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Publication #FE670

The History and Economics of Melaleuca Management in South Florida1

Katherine Carter-Finn, Alan W. Hodges, Donna J. Lee, and Michael T. Olexa2

An invasive species, as defined in 1999 by Presidential Executive Order 13112, is “an alien species whose introduction does or is likely to cause economic or environmental harm or harm to human health.” Alien or invasive species have affected many, if not most, countries around the world in some way. In some cases, these non-native species have been purposefully introduced for bona fide reasons such as ornamental decoration, erosion control, and livestock forage. In other situations, alien species have been inadvertently introduced. This is occurring more frequently, largely due to increased global travel. Some alien species are introduced and remain rather innocuous over time. However, often times they can cause devastating and irreversible consequences.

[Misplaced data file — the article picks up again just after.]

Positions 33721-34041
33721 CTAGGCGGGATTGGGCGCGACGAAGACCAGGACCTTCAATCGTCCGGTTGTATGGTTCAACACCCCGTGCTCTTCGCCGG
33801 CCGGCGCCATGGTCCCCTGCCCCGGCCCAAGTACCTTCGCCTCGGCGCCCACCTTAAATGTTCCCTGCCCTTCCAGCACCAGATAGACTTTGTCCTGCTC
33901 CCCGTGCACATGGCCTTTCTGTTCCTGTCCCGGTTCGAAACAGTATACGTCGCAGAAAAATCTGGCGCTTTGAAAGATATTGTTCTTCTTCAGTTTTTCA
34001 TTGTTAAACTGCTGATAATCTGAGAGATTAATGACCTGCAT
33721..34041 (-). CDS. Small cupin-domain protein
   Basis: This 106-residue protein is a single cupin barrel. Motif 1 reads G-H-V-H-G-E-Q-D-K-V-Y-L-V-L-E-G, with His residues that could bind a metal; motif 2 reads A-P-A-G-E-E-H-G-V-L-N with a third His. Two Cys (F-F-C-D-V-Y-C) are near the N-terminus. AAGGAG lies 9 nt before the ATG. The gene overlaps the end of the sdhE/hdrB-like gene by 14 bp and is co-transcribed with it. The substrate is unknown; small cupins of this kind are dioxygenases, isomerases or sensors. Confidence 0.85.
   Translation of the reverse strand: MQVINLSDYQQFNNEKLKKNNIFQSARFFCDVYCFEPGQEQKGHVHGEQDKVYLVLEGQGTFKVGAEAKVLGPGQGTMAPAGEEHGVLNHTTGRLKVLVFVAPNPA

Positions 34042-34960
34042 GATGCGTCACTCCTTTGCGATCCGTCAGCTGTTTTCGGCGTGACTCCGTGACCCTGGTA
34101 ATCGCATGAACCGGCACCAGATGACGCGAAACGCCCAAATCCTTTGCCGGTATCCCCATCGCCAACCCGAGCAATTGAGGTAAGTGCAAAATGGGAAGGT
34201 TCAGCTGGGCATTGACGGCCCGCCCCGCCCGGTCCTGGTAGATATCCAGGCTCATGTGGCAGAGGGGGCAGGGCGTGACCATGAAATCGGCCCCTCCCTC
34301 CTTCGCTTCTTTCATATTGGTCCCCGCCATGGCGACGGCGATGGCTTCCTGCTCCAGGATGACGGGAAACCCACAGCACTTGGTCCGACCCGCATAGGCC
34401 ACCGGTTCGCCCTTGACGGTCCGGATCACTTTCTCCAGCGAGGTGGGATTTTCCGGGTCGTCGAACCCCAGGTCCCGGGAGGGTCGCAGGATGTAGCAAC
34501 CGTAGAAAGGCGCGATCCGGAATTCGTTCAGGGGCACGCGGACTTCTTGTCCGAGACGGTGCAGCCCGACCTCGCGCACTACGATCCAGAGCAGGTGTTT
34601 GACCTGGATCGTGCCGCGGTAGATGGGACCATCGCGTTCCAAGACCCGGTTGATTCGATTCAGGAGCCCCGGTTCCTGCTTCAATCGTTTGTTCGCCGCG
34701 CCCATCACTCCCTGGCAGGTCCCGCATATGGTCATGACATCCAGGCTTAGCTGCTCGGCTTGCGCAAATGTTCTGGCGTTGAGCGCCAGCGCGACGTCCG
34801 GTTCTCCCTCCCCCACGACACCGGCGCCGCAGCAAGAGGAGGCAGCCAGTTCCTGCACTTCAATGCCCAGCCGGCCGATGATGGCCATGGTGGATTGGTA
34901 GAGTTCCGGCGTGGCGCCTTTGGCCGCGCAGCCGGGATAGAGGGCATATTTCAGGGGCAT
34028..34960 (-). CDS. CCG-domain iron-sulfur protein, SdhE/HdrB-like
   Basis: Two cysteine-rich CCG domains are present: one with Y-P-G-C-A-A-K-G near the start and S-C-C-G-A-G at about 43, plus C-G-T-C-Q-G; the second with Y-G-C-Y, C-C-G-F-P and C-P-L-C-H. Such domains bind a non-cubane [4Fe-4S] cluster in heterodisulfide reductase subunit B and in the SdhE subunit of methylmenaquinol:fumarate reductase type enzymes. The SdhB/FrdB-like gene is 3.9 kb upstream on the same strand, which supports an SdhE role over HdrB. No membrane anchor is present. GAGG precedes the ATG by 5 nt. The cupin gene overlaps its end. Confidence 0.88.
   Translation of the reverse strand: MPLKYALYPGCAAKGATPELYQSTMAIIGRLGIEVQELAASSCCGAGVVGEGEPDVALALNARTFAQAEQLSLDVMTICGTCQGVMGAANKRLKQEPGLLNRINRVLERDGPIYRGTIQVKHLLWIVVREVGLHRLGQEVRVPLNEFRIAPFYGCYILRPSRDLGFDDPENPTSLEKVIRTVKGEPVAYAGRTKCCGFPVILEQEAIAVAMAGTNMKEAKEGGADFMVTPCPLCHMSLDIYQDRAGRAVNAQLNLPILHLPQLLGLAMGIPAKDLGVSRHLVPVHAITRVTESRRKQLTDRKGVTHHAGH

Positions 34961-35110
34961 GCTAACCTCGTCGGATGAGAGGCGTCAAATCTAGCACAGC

Florida's sub-tropical environment, with mild winters and warm wet summers, is hospitable to a wide variety of temperate and tropical plants and animals. Thus there is an enormous potential for non-native species to become naturalized to ecosystems within the State.

Figure 1. 

Melaleuca infestation on tree-island in Loxahatchee NWR FL(TAME 2006).


[Click thumbnail to enlarge.]

Melaleuca

One especially destructive invasive species is the tree commonly known as Melaleuca (Melaleuca quinquenervia). This species is thought to have been introduced into Florida in Manatee County around 1887. The tree was popularized by nurseries to provide shade and windbreaks for home owners, and it gained recognition for its ability to thrive in both upland and aquatic environments (Serbesoff-King 2003). In 1941, the U.S. Army Corps of Engineers (USACE) began planting Melaleuca trees in the Lake Okeechobee area along levees and spoil islands for erosion control (Stocker and Sanders 1981). Melaleuca was planted in swampy areas under the belief that it would help dry these places and facilitate future development (Laroche and McKim 2004). This notion has been debated among scientific scholars: while some adhere to the belief that Melaleuca consumes more water than native vegetation, others argue that it does not use any more water than other plants.